Another big time question with no easy answer. Often times the amount of staff that is listed in our IEPs is not what’s reflected in the real world in our classroom. Maybe you have 3 students with one on one paraprofessionals and the district only gave you two. Continuously talk to your administrators about this. Of course, be polite and respectful – their hands may be tied too. But remember those IEPs are legal documents and those children’s parents likely fought hard to get that one on one in place. If the student’s needs have changed, have a meeting with the parent to discuss changing the IEP. If the needs remain the same, continue to bring it your admin’s attention. Sometimes we bring things up in the start of the year and then make due and make it work the rest of the year. Do your best to make it work, but continue to remind them about the lack of staff and why it’s critical in your class.
What curriculum should I use?
When I was a naive 22 year old first year teacher, I seriously thought that one morning someone would show up with big boxes of materials labeled Johnny’s Curriculum and Max’s Curriculum. I kept waiting for “the stuff” to arrive and no big surprise it never did. We have two full time jobs. We are teachers and we are curriculum developers. And we aren’t just developing one curriculum for our class – we are likely develop 9 curriculums in our class. The textbooks and programs that the general ed uses doesn’t quiet work for our kids. So what do we do? Ask for what you need.
Create a list of the things you need to create a curriculum for your class. Laminating pages, velcro, TpT Purchase Order, online subscription, assessments, etc. Approach your principal. Explain why the general education curriculum does not work for your kids and explain specifically why you need these things. You’d be surprised that maybe your principal will say yes. It doesn’t hurt to ask. I have no idea if this is true or no but as a young teacher – I told my principal that my students were entitled to and allocated textbook money from the district or state and since they didn’t use the textbooks these were the things I needed in place. Yes, I seriously said that and yes, it worked and I literally have no idea if that’s a real thing. I just started every year then turning a list of supplies that I titled “Supplies in Place of Textbook Funds” and the list was purchased. Worth a shot 😉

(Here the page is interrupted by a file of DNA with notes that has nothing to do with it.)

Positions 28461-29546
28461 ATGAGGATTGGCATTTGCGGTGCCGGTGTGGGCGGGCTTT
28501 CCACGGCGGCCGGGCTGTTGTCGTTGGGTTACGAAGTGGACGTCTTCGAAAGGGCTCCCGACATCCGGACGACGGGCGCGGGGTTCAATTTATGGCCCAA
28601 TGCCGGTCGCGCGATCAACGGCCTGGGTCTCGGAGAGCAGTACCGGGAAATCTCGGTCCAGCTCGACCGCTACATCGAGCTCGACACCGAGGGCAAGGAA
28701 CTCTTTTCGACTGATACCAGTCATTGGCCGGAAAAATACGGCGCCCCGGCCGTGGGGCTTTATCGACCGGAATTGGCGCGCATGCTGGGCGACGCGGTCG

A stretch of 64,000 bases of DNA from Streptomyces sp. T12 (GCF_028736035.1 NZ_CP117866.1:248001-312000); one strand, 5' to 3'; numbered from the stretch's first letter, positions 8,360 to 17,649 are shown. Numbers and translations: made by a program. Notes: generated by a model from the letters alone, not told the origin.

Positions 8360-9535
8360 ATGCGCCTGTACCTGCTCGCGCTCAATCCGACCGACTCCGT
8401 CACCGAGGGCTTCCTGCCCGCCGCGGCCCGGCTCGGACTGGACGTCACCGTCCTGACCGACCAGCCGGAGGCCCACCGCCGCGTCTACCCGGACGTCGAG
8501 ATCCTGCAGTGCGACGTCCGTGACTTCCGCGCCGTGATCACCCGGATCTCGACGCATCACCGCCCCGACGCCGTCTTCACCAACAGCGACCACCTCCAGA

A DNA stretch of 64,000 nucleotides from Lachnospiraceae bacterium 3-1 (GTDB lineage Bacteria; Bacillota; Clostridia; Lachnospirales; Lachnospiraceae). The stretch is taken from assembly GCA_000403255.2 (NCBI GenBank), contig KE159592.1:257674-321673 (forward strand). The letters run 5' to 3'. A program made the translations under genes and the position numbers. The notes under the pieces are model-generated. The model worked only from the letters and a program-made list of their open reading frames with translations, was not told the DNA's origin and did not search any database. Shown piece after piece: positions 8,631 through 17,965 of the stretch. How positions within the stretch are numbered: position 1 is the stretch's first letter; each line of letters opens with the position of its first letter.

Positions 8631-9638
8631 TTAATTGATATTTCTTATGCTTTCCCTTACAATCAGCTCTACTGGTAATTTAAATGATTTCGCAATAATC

Why can't my kids be in the spelling bee?
If you are a newer program or classroom, you may get unintentionally left out of things. There is likely no malicious intent and may just stem from lack of awareness and understanding. Educate your school on how your kids can be involved in different school wide events. The spelling bee example is a real life question I had to ask one of my first few years teaching. You can only guess the annoyed and furious tone that the question came out with when I was told my students couldn’t be in the spelling bee. Don’t worry. I set them all straight. And in the end it was a great experience for my kids, the other teachers, and the whole school. But yes, I did have to ask that ridiculous question.
Can you please knock before entering my class?
I don’t know if this happens in all classrooms or if it’s because we have so many people (therapist, case managers, etc) that need to come in and out of our rooms but the revolving door can quickly get out of control. Our kids may be more likely to get distracted having people in-and-out in-and-out all day is not a good fit. No wonder we can’t get much done. I think it’s perfectly fair to ask people to knock before they enter. Or give a subtle (or not so subtle) reminder to enter quietly and respectfully.
Latest posts by Sasha Long (see all)
- TAH Teacher Spotlight: Sofia’s Middle School Classroom - February 19, 2018
- TAH Teacher Spotlight: Anna and her 2-4th Grade Classroom - February 16, 2018
- TAH Teacher Spotlight: Amanda’s Junior High/High School Class - February 14, 2018